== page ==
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Supreme Court amends more rules

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The Indiana Supreme Court has amended various rules of court, including admission and disciplinary, alternative dispute resolution, and appellate procedure rules.

The orders - all dated Sept. 15, 2009 - were posted Monday afternoon on the court's Web site. The following rules have been amended:

- Administrative Rule (5)

- Rules for Admission to the Bar and the Discipline of Attorneys

- Rules of Appellate Procedure

- Rules for Alternative Dispute Resolution

- Rules of Evidence (201)

- Rules of Procedure for Original Actions

- Rules of Professional Conduct

- Rules of Trial Procedure

The justices unanimously agreed regarding all of the orders except for the admission and disciplinary amendments. Justices Brent Dickson and Robert Rucker dissented to amendments made to Rule 23 Section 20 involving immunity. The changes say each person shall be absolutely immune from civil suit for all of his or her oral or written statements intended for transmittal. The word "sworn" was replaced by "oral."

Justice Rucker also dissented to Rule 2, which involves registration and fees. The amendment adds that any attorney who fails to make an Indiana Interest on Lawyer Trust Account certification by Oct. 1 of each year shall be assessed a delinquent fee.

The Supreme Court also released two orders Sept. 15 detailing changes to the Child Support Rules and Guidelines, and adding a new Rule of Evidence that certain statements must be recorded before they can be admitted into evidence in felony criminal prosecutions.

All of the changes take effect Jan. 1, 2010, except for the recording of statements. That rule begins Jan. 1, 2011.

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  1. It is so great to see that the Grace of God, in Christ, and the pledge to protect our communities from enemies domestic can transcend the narrow selfishness of race-based identity. See the funeral of a Latino and Asian police officers, heros both, in this weekend's headlines, such as here: http://newyork.cbslocal.com/2014/12/26/thousands-expected-for-wake-for-fallen-officer-rafael-ramos/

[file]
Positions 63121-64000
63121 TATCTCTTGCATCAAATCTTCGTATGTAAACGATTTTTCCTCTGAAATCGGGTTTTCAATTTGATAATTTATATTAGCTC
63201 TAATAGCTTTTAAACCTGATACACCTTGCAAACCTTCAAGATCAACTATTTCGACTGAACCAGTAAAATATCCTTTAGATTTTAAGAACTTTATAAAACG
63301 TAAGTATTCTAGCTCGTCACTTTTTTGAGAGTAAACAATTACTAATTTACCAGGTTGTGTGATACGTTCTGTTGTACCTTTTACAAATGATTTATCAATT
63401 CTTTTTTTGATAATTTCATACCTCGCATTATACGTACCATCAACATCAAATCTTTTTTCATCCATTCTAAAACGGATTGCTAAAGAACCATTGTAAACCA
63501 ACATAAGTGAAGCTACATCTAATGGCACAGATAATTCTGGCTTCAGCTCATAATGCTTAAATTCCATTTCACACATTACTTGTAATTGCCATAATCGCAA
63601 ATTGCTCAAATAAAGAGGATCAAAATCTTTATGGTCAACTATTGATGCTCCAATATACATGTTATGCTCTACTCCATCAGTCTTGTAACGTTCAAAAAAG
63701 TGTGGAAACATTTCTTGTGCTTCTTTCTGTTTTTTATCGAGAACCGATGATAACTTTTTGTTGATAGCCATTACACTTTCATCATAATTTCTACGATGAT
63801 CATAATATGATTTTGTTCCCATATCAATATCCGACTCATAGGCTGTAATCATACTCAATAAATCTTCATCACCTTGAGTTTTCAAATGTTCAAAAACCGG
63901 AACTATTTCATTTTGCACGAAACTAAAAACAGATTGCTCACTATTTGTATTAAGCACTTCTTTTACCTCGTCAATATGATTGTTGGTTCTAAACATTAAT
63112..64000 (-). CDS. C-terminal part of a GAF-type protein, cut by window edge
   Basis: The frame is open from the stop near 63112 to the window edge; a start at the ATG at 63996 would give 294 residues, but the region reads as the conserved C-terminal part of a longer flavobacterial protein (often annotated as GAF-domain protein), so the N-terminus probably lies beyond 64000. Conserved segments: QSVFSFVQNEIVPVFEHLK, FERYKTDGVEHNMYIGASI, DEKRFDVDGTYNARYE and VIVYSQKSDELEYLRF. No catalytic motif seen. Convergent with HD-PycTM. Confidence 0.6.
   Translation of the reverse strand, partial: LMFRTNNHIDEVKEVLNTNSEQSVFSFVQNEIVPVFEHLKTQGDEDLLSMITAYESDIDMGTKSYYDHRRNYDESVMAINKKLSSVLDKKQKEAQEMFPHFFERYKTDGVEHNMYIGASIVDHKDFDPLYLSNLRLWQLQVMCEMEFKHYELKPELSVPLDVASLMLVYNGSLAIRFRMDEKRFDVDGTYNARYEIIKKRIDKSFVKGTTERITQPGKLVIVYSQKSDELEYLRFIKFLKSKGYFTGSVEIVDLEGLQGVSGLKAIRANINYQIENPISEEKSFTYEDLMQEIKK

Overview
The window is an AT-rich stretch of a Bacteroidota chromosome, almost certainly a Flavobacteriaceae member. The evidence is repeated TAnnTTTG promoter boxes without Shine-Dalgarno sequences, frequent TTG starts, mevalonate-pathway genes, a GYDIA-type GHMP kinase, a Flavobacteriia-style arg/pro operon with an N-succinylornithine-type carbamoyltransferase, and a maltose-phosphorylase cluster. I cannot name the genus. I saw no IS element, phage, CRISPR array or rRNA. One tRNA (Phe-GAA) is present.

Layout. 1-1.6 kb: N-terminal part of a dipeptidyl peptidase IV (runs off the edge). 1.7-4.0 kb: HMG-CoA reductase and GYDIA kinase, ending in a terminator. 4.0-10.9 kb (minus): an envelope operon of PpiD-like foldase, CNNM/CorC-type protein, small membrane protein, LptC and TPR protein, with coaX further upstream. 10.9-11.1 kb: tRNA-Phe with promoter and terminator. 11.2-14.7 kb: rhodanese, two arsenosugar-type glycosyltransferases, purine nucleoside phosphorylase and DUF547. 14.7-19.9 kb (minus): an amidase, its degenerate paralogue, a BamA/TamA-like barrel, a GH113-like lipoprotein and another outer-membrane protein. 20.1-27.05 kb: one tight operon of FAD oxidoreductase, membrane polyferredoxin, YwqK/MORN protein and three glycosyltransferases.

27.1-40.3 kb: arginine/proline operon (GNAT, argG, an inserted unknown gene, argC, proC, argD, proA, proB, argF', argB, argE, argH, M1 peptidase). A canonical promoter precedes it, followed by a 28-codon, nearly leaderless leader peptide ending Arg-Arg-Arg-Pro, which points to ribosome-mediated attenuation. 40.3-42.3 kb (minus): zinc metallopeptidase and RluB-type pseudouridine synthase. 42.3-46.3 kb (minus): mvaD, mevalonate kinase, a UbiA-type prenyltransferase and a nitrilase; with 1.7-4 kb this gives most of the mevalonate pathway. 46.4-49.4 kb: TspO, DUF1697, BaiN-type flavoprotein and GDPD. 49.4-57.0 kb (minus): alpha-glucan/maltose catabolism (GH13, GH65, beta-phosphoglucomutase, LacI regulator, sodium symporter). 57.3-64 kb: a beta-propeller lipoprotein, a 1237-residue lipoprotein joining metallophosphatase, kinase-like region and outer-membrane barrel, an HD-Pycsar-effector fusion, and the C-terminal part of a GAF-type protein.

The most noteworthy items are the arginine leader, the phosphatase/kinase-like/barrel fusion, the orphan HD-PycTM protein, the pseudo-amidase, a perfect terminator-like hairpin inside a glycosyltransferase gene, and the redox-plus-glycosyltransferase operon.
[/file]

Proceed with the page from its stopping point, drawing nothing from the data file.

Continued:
2. Number one, only $1 was earmarked as punitives. Most of the $1,950,000 was earmarked as pain and suffering. But I will give you, JS, that sure does sound punitive! Number two, remittitur, for certain, but how does one unring the dinner bell that has now been sounded? Catholic school blood is in the sharktank.

  3. Hi, I had an auto accident on 12/26/2012 on I-65 near Lafayette, IN. I rear hit a semi truck. Meanwhile, I got a traffic ticket. I went to White Superior Court to have a hearing. I thought that I could win the case. I lost. I am not sure if you will be able to reverse the judgment in the White Superior Court. Meanwhile, I will try to let the insurance agency for the truck driver to pay the damages to my car. I wonder if your office is willing to handle the case. Thanks.

  4. Putting aside the question of how they got past the pastoral purpose/ 1st Amendment/ MSJ hurdle-- let me ask this: a million bucks in punitive damages? are you kidding me? absolutely ridiculous. Remittitur.

  5. Compromising precious constitutional rights in order to protect them? Rather like the military intelligence slogan that the town had to be destroyed in order to save it. Looks like Joseph, Mary and Baby Jesus will have quite the eventful Boxing Day this year. Wise men will arrive to find no one to accept their gifts? Oh well, wisdom not all that desired this xmas anyway. Maybe the ACLU and Christian attorneys can work out a "three days every third year" visitation compromise and all of this messy litigation stuff can just be boxed up as well? It is an art form, now isn't it? Thomas More, a man of manifold compromises is undoubtedly cheering on wildly.

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